COP15: Why the world needs a new deal to protect nature

The Montreal city skyline is seen from Mont Royal in Montreal, Quebec, Canada, May 31, 2018

The Montreal city skyline is seen from Mont Royal in Montreal, Quebec, Canada, May 31, 2018. REUTERS/Hyungwon Kang

What’s the context?

The U.N. summit, taking place in Canada in December, aims to finalise a new global agreement to halt and reverse nature loss by mid-century

KUALA LUMPUR - Hard on the heels of this month's fractious COP27 climate talks in Egypt, exhausted environmentalists are shifting their attention to another upcoming U.N. green summit, known as COP15.

At the Dec. 7-19 gathering in Montreal, about 195 countries will be tasked with finalising a new global biodiversity deal to halt damage to plants, animals and ecosystems - similar to the 2015 Paris Agreement to tackle climate change. 

Hit by pandemic delays and moved from China due to COVID-19 restrictions, negotiations on the nature protection pact took place in March and June, but observers have been frustrated by their slow progress.

Boosting conservation and management of natural areas, such as parks, oceans, forests and wildernesses, is seen as crucial to safeguarding the ecosystems on which humans depend and to limiting global warming to internationally agreed targets.

Here's what to expect from COP15 - the 15th conference of parties to the U.N. Convention on Biological Diversity (CBD) - and what it aims to achieve:

What is the Convention on Biological Diversity?

Signed at the Rio Earth Summit in 1992 and later ratified by about 195 countries - not including the United States - the U.N. convention is designed to safeguard plant and animal species, and ensure natural resources are used in sustainable ways.

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It also seeks "fair and equitable sharing" of the benefits from natural genetic material, used in everything from medicines to new crop varieties.

That means ensuring indigenous people and countries that are home to biological riches gain from their exploitation.

"COP15 is absolutely vital to reversing the nature crisis we're witnessing," said Margaret Kuhlow, finance lead at green group WWF International.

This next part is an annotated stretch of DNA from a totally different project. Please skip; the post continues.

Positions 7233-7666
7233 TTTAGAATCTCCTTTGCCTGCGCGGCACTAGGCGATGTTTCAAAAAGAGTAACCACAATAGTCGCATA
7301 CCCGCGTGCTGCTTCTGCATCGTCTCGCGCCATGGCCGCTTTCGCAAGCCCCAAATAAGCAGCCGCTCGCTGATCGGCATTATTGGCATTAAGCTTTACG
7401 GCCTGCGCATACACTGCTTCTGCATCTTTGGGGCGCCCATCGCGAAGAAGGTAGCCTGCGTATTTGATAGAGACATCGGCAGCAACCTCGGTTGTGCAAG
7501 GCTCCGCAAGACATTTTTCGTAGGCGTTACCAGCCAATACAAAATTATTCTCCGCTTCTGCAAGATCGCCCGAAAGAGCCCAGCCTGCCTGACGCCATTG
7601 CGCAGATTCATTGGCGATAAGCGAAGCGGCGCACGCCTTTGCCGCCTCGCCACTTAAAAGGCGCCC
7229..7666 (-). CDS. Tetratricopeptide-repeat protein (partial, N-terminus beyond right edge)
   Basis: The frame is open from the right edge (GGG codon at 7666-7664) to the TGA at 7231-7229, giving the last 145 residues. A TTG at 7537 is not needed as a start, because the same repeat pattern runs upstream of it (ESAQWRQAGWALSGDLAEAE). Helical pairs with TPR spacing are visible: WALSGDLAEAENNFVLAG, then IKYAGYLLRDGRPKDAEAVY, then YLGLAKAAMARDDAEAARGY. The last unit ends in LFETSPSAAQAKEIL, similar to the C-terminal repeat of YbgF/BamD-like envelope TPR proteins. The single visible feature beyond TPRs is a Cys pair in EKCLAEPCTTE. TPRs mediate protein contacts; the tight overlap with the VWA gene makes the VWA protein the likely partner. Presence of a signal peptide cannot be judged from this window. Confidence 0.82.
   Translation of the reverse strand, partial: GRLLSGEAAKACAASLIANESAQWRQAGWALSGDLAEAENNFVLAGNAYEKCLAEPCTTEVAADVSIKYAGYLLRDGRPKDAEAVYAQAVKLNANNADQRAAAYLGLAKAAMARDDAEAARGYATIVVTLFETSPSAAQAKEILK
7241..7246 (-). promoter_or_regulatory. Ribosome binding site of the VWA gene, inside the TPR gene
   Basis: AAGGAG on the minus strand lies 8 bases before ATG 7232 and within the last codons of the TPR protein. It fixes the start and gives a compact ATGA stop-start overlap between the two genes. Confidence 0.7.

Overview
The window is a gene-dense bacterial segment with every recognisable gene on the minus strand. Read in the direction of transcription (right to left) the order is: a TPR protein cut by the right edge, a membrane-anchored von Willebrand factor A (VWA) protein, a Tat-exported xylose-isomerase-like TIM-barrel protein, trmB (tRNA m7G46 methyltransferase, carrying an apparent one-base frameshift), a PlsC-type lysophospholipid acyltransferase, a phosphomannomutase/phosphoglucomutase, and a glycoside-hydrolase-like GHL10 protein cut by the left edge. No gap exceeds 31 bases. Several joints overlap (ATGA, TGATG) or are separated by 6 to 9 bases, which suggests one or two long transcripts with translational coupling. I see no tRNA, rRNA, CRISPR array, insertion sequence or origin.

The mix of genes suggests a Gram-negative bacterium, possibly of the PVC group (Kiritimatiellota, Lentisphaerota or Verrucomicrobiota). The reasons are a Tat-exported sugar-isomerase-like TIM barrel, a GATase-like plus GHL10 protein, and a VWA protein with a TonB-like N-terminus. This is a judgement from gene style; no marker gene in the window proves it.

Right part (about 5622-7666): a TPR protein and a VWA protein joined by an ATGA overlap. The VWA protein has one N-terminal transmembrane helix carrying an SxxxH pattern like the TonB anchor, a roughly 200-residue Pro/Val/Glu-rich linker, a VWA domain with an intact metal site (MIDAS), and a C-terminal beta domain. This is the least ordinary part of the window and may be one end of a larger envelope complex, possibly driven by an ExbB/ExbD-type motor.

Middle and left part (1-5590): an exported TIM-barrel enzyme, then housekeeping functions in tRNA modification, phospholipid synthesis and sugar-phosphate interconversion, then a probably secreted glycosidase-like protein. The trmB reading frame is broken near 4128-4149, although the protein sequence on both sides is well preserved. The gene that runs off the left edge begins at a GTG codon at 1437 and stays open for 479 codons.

"This is the moment we've all been waiting for – for world leaders to finally come together and agree on the next decade of conservation targets and take actions to reverse biodiversity loss to protect and preserve our life on Earth," she added.

China holds the COP15 presidency, although the summit will take place in Montreal, the seat of the CBD secretariat, as Beijing continues to grapple with COVID-19.

Canadian Prime Minister Justin Trudeau will attend COP15, despite China's plan not to invite heads of state - a decision criticised by green groups. Chinese President Xi Jinping is not expected to go.

Why is improving nature protection so important?

People depend on nature, from oceans to wildernesses, to supply them with clean air and water - and to regulate rainfall that is vital for growing food crops. When ecosystems are harmed, their basic life support services can falter, scientists say.

And because plants absorb planet-heating carbon dioxide to grow, strengthening conservation is widely seen as one of the cheapest and most effective ways to slow climate change.

But forests and other ecosystems are still being destroyed, often to expand agriculture and production of commodities like palm oil, soybeans and beef, to feed a growing world population.

"Human activities are causing the largest loss of life on Earth since the extinction of dinosaurs," said Toerris Jaeger, head of the Rainforest Foundation Norway.

"Our behaviour and the way we produce and consume are putting at least 1 million species at risk of extinction according to science, more than ever before in human history."

What is COP15 aiming to achieve?

The summit hopes to set both long-term nature-protection goals for mid-century, as well as shorter-term targets for 2030, and to push for those to be enshrined in national policies.

That mostly did not happen with previous global targets to slash biodiversity loss, set in 2002 and 2010, which were largely missed. They also suffered from a lack of finance.